October 31, 2019
Boomers at 80: Housing Issues to Grow
The baby boom generation is continuing to work its way up the age ladder. The number of Americans over 80 will more than double to nearly 18 million over the next two decades.
And that’s partly because baby boomers are healthier and are living longer – they are also enjoying more of their retirement years free of disability than previous generations. But unfortunately, boomers can’t avoid the inevitability of their growing vulnerabilities and the impact this will have on their day-to-day lives. A new report by Harvard’s Joint Center for Housing Studies makes some sobering predictions about the issues the oldest retirees can expect to face in the future, from widening income inequality to more people living alone and in isolation.
The findings, taken together, point to a range of potential trouble spots revolving around housing our aging population.
- As people get old, their spouses die, their bank accounts dwindle, and their rents keep rising. For these and other reasons, housing creates more of a cost burden at 80 than at 65. The Harvard housing center defines someone as cost-burdened if they spend more than 30 percent of their income on housing. Today, nearly 60 percent of households over 80 fit this definition, and their absolute numbers will increase as more baby boomers reach that age. One place the financial strain shows up is food budgets: retirees who spend disproportionate amounts on housing spend half as much on food as people whose housing costs are under control. …
April 11, 2019
Our Financial Status: Race Really Matters
Racial differences in workers’ finances are nothing less than shocking: whites have roughly six times more wealth than Latinos and black-Americans and double the income.
These age-old disparities will be as familiar to readers as they are to economists. But a clear and updated picture of their magnitude was presented in a recent study.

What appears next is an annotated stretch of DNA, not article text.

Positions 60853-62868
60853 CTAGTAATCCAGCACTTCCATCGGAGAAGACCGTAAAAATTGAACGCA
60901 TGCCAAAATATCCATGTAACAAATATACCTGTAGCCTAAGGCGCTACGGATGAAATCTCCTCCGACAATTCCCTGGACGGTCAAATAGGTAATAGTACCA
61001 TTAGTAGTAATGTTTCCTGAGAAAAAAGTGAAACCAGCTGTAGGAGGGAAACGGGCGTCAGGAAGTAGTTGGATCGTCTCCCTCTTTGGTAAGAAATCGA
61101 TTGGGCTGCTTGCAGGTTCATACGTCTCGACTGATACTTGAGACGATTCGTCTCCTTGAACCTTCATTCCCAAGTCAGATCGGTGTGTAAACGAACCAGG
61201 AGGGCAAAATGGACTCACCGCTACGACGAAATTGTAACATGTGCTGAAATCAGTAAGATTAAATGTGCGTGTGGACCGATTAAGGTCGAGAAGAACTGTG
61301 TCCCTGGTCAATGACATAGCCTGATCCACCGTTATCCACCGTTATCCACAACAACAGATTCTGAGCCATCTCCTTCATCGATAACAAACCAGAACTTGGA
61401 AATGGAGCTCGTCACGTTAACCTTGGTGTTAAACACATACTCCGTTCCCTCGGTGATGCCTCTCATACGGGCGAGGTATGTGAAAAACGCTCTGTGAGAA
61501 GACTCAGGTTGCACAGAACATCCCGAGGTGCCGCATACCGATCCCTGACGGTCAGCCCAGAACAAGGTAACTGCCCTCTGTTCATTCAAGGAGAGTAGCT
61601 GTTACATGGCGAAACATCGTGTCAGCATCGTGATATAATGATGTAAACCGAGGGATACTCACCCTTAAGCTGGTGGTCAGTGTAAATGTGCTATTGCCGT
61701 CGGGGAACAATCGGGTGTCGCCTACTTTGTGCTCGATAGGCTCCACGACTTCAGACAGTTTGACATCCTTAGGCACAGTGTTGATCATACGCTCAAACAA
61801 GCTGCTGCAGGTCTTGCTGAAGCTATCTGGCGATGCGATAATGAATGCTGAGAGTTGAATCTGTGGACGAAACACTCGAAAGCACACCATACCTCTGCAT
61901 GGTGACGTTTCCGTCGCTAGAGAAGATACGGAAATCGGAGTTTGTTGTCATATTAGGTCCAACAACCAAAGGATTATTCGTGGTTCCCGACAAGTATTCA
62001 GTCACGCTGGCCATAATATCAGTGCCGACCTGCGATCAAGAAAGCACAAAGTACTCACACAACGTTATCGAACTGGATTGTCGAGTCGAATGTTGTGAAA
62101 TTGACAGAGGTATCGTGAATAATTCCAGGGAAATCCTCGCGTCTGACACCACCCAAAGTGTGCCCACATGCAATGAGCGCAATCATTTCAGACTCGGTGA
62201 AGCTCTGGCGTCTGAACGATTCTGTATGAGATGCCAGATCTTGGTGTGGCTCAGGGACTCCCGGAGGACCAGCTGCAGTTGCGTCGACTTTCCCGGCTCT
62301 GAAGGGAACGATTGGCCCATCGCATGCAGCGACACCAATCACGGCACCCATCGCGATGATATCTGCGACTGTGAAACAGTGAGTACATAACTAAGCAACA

In 2016, U.S. household wealth, regardless of race, still had not rebounded to 2007 levels. But whites made a lot more progress climbing out of the hole created by the plunging stock market and housing crash that ushered in the 2008 recession.
The researchers examined changes in each group’s net worth over a decade. Pre-recession, white households had five times more wealth than blacks; this ratio grew to 7-to-1 in 2016. The white-Latino wealth ratio doubled from 3-to-1 to nearly 6-to-1.
The 2016 data are the most recent from the Federal Reserve’s triennial survey of American households’ personal finances.
The earnings picture isn’t as dire but the gap is still large. White households are earning slightly more than they did in 2007, and blacks and Latinos are not. In 2016, white Americans had two times more income than either minority group.
Many factors, notably education, influence how well someone does. But, clearly, race does matter. …
January 24, 2019
Hispanic Retirement Outlook Gets Worse
One thing really stood out in a recent study: the deterioration in Hispanics’ retirement prospects since the 2008-2009 recession.
Workers’ success at saving for retirement is becoming increasingly important to their financial security in old age. This puts Hispanic households at a clear disadvantage: they earn half as much as white households, which makes it that much more challenging to build retirement wealth by buying a house or saving more in their 401(k)s – two-thirds of Hispanic workers don’t even participate in an employer 401(k).
White Americans aren’t exactly in great shape either. Today,
48 percent of them are at risk of experiencing a drop in their standard of living after they retire – this is 6 percentage points higher than before the recession, according to a new study by the Center for Retirement Research. Black Americans are worse off than whites, though their situation hasn’t changed much over the past decade.
But 61 percent of Hispanic workers are at risk – a 10-point jump since the recession – the study found. A big reason is that Hispanic homeowners were hit especially hard by plunging house prices during the mortgage crisis in states like Florida, Nevada, Arizona, and California, where they are heavily concentrated. Their home equity values dropped 41 percent, a result of buying “houses in the wrong place at the wrong time,” the researchers said.
The loss of home equity has a big impact on retirees by reducing the amount they can extract from their properties by purchasing less expensive housing or taking out a reverse mortgage. (The researchers assume that when workers retire, they will use reverse mortgages.) …Learn More